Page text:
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ASPRS Issues Resolution on U.S. Landsat Program 12.4.03

December 4, 2003
By a majority vote of the American Society for Photogrammetry and Remote Sensing (ASPRS) Board of Directors, the Society has issued a resolution calling for immediate support and funding for the continuation of the nation's Landsat Program. Due to a technical failure in the Enhanced Thematic Mapper Plus (ETM+) instrument on-board the Landsat 7 spacecraft in May 2003, collection of useful moderate-resolution, multispectral remote sensing data has been jeopardized. Collection of these data of the Earth's land masses on a continuous basis is critical to the environmental integrity of the Earth as the Landsat images (have been) are used to monitor global crop status and predict yields, map environmental conditions for defense-intelligence purposes, assess rates of deforestation and reforestation, monitor land cover changes and urban growth, plot wildfire boundaries and assess post-fire burn severity, and more.

In the resolution, ASPRS cautions the U.S. Government to not try to commercialize the Landsat program, since moderate-resolution, multispectral remote sensing satellite systems have not proven to be commercially viable. To date, the U.S. Government has rejected the only bid it received for the Landsat Data Continuity Mission (LDCM) in a competition designed to commercialize the Landsat Program. In addition, ASPRS urges the National Aeronautics and Space Administration and the U.S. Department of the Interior to join with the U.S. Department of Defense, U.S. Department of Agriculture and other government agencies to build and launch a government owned-operated Landsat within the next 24 to 36 months.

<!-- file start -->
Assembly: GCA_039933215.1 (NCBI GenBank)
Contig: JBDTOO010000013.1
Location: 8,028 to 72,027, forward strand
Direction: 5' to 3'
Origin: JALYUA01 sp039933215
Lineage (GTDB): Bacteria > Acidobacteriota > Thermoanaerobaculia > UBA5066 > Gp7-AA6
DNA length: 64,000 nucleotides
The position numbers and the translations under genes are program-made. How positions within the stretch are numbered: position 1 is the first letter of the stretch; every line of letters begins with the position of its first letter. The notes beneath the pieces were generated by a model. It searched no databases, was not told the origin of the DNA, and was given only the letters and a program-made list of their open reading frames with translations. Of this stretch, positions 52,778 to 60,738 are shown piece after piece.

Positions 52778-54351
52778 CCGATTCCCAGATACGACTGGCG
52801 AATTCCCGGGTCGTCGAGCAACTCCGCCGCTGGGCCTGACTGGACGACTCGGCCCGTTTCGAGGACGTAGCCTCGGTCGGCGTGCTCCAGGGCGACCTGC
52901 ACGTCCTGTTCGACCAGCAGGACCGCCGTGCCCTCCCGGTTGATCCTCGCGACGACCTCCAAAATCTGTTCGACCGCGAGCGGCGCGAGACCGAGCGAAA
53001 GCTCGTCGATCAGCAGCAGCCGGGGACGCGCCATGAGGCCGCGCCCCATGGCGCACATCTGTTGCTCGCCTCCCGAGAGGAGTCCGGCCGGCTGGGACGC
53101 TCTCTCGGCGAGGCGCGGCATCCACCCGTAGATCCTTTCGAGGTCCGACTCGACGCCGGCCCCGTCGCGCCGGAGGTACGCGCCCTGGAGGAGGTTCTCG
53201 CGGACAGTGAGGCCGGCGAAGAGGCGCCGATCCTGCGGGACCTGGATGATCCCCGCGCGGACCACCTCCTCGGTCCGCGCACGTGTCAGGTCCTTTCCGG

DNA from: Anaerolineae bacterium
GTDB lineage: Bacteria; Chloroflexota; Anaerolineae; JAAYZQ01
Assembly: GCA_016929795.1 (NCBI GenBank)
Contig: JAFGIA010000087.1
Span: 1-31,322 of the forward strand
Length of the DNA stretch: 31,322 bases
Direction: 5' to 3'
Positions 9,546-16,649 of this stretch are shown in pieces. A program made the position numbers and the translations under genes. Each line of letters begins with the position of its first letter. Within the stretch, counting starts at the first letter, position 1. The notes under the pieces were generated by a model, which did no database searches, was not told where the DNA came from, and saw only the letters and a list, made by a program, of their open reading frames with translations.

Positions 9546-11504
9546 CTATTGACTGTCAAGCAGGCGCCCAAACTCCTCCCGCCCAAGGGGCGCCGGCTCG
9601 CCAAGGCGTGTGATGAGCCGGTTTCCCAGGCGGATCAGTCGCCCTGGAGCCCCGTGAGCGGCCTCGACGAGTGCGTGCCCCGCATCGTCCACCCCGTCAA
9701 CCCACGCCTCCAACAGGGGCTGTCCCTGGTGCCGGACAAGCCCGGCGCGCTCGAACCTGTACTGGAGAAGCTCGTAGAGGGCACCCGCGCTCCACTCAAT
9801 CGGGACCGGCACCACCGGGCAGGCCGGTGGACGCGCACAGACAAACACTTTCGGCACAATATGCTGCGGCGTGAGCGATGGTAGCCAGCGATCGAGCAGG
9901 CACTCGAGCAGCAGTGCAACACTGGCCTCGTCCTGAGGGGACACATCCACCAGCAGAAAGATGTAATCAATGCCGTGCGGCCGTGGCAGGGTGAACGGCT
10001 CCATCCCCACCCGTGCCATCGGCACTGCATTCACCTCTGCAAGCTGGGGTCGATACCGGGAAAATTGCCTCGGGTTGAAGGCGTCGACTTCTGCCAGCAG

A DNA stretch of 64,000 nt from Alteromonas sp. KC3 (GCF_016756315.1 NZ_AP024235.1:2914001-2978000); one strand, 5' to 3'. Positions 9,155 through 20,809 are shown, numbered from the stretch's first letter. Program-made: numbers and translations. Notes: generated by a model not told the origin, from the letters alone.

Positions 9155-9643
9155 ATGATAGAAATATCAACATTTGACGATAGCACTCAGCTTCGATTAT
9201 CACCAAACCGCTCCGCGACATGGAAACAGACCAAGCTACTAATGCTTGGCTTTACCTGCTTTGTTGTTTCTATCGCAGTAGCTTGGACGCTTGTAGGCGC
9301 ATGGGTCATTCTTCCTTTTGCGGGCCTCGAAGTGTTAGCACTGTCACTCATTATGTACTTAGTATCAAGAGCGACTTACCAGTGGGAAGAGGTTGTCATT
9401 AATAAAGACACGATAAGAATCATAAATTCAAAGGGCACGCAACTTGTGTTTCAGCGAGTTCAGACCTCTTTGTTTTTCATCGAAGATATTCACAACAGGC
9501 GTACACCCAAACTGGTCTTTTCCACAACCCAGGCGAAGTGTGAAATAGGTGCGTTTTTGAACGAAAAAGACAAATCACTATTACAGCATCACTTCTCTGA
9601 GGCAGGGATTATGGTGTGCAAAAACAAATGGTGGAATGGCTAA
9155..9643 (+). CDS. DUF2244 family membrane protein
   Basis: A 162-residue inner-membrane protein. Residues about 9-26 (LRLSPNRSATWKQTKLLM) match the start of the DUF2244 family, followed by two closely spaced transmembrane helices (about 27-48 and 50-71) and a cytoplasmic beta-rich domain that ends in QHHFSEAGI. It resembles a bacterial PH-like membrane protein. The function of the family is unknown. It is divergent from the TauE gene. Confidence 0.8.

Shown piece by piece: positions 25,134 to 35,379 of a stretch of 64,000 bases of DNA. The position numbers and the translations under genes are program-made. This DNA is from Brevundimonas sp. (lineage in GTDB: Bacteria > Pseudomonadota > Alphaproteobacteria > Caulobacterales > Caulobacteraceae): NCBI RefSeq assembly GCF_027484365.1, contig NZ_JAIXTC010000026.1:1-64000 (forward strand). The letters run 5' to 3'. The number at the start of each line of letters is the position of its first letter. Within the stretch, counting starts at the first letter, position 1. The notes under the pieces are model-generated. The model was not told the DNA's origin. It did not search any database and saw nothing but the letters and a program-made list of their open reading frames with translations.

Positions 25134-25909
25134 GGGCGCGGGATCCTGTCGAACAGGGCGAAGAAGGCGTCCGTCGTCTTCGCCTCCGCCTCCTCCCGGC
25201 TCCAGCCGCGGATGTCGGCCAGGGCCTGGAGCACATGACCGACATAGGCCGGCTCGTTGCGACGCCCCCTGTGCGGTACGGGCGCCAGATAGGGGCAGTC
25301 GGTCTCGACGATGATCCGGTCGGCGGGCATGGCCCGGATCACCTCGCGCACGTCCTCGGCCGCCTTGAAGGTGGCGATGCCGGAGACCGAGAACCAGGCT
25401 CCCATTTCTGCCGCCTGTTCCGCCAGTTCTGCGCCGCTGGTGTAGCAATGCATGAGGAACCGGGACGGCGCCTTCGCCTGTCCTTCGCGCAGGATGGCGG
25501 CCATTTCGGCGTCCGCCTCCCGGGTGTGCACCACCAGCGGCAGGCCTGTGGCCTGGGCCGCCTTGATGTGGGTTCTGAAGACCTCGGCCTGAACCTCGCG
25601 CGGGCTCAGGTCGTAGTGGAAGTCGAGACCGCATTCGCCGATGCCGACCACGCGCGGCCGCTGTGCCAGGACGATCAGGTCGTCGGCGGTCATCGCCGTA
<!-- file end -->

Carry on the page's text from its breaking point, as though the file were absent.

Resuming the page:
Finally, in the spirit of the recent Earth Observation Summit in July 2003, ASPRS requests that the U.S. Government pursue international cooperation as a long-term approach for supporting, managing and sustaining moderate-resolution, multispectral land observation systems. "The U.S. Government must plan for constant data continuity and immediate replacement of the Landsat 7 spacecraft," said ASPRS President Donald T. Lauer. "In the long-run, however, the most efficient, sustainable and cost-effective way to ensure the continuous flow of Landsat or Landsat-like data is for the U.S. Government to pursue international cost-sharing partners, starting with the European Space Agency, who have the same or very similar program objectives," he emphasized.

This resolution has been sent to President George W. Bush; the Cabinet; Senate and House Leadership; Members of the Senate Committee on Commerce, Science and Transportation; Geospatial Industry Executives; Members of the House Appropriations Subcommittee on Interior; and others.

Source: SpatialNews, Dec. 3, 2003